The universe works in mysterious ways. Were it not for a health crisis, Chrissy Metz may never have pursued acting. The This Is Us star credits a life-altering event for edging her toward the silver screen. Here’s what she has to say.
The Early Days Of Chrissy Metz
Born in 1980, Metz grew up a military brat. Her father was stationed in Japan in her early years before moving to Florida. Metz quickly learned how to work hard and be kind. She got her start in an episode of Entourage in 2005 and kicked around television and movies in bit roles for a few years, but stopped acting altogether from 2010-2014.
Her big break came in a recurring role on American Horror Story: Freak Show, which was followed swiftly by her career-defining role as Kate Pearson on This is Us. To call This is Us life-changing would be an understatement. The series became NBC’s biggest hit in a long time and turned Metz into a household name.
What Got Her Acting Again?
During those lost years from 2010 to 2014, Metz was working as an agent. In an interview with verywellmind, Metz was customarily open about her experience. “I was doing something I knew ultimately in my heart wasn’t meant for me—I was being an agent. My body was starting to tell my mind, ‘You’re unhappy, something’s wrong.’ And then my mind started telling my body, ‘Yeah, something is wrong.’”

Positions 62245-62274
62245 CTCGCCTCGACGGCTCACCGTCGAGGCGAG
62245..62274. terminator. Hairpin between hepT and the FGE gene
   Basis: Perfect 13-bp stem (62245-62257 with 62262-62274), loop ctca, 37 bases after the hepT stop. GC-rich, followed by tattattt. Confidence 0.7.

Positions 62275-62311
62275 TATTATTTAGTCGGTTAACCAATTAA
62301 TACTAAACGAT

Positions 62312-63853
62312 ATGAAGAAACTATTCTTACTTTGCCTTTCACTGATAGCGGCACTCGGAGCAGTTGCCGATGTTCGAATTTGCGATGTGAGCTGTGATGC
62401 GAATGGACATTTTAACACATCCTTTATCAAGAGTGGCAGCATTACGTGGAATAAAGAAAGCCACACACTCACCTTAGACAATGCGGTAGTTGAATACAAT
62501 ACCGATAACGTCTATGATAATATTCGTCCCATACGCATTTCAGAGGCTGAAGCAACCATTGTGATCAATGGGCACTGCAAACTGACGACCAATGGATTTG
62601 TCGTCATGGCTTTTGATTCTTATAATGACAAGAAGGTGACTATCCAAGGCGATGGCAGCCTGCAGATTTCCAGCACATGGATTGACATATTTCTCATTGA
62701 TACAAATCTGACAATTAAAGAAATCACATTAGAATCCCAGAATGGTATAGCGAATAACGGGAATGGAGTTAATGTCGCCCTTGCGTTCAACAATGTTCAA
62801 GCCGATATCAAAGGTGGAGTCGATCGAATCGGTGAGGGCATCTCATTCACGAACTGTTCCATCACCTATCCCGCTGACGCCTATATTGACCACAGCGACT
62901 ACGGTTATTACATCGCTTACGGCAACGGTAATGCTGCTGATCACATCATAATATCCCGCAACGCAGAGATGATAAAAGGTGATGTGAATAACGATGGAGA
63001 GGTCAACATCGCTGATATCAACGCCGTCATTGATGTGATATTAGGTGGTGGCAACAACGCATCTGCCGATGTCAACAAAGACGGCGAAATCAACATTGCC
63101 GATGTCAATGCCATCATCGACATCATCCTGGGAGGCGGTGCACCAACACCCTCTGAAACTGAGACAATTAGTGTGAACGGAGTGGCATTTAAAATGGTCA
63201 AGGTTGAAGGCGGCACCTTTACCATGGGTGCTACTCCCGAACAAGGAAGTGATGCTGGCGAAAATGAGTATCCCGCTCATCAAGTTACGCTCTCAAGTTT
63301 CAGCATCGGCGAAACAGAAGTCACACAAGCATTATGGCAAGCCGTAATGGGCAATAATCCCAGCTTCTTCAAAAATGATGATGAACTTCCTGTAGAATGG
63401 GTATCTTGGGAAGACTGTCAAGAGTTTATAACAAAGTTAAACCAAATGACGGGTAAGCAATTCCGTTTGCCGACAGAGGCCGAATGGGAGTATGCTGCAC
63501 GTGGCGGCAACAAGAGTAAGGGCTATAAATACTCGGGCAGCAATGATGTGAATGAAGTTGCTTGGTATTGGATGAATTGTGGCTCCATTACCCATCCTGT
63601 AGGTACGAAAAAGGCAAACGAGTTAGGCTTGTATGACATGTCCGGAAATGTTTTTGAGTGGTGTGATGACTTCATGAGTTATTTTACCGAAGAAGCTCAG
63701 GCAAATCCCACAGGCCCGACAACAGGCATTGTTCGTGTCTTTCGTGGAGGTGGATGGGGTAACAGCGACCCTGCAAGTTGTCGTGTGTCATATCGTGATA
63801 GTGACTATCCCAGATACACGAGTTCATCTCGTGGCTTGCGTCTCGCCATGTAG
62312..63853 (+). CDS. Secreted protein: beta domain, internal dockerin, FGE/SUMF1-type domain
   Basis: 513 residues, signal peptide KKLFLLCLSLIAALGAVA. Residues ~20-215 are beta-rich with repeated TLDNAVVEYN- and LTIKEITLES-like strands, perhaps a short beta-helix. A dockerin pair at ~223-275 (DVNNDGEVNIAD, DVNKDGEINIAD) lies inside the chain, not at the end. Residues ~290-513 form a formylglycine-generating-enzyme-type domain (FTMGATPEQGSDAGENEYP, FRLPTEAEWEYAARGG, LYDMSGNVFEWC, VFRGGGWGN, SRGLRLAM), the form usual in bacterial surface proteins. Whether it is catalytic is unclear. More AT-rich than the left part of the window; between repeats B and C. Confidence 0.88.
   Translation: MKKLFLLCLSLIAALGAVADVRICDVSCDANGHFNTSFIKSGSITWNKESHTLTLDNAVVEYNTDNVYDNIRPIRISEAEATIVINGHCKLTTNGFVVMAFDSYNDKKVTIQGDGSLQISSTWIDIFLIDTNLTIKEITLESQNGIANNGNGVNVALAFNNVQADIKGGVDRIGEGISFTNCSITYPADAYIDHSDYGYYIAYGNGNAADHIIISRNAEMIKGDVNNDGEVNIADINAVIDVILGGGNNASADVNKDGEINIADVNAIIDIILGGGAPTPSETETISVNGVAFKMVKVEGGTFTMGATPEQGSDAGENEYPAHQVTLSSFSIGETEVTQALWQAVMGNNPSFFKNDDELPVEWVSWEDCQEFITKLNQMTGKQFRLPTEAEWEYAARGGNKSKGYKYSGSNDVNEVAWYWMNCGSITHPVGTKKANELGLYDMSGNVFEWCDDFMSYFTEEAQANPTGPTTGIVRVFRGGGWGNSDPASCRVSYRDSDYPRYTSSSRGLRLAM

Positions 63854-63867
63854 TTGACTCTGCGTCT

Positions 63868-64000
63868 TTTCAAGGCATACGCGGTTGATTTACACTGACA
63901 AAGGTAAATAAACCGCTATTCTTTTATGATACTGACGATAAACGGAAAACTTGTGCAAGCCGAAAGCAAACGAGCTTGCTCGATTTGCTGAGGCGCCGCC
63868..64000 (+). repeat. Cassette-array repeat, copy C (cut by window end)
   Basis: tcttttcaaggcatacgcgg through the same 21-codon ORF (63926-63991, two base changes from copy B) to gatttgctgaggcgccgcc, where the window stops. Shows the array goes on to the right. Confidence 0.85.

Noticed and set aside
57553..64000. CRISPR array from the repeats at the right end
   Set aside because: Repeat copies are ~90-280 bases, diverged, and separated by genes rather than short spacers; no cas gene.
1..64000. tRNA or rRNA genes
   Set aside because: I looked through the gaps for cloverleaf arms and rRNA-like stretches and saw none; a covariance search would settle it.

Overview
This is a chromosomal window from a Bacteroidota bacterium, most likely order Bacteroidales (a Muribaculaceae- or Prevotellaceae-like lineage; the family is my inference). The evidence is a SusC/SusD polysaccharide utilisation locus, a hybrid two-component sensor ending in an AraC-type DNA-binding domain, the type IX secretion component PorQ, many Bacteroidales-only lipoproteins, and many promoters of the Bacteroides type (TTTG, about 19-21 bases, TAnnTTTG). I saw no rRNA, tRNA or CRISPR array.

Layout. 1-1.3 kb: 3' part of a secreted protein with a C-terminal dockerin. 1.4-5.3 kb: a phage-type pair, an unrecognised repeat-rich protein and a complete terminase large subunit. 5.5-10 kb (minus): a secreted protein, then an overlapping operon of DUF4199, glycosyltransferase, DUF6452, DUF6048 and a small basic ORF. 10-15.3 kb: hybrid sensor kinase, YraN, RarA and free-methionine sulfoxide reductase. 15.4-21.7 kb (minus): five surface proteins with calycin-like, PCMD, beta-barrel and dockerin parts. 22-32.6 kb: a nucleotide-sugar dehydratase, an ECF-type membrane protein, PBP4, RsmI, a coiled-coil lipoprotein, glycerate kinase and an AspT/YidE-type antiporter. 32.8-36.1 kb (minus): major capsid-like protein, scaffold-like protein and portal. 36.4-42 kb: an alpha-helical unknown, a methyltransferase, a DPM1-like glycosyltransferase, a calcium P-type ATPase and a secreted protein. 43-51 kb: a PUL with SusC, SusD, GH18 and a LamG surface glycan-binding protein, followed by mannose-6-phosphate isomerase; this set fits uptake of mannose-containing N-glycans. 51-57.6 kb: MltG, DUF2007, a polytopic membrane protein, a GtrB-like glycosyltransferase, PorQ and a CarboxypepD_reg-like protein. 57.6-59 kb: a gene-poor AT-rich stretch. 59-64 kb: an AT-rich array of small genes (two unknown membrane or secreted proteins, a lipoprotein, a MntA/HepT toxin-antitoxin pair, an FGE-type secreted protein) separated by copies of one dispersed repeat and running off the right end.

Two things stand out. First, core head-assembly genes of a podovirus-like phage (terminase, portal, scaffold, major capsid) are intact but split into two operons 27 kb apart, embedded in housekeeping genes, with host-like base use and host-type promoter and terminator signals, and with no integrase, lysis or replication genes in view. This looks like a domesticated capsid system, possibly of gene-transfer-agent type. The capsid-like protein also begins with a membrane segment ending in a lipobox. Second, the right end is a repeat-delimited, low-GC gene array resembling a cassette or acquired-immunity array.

The 70-hour work weeks took a severe toll on Metz’s health, and she had a panic attack around her 30th birthday. In 2012, she felt like she was going to die. She said she could see a film reel playing in her head on repeat: “actor who never made it dies in the ArcLight. This is literally what’s running through my head,” she says. The incident caused her to re-examine her relationship with food as well.
She’s Glad That It Happened
To help herself, Metz joined a 12-step program. It helped her realize how she and her husband were unhappily married and had grown apart. They got divorced in 2014, and Metz started taking acting lessons again. She rekindled her first love, and the rest is history.
While panic attacks are exclusively terrible, Metz is thankful. She says, “I wasn’t doing what I knew I needed to do to get to that other place in my life…I needed to understand why I’ve been hurting my body with food, and all the things that come with that, which means all the past trauma, all my parents’ unresolved issues, all of that came bubbling to the surface at 30 years old.” Metz’s experience is inspiring for anyone experiencing anxiety. It’s never too late to get back to what you love.
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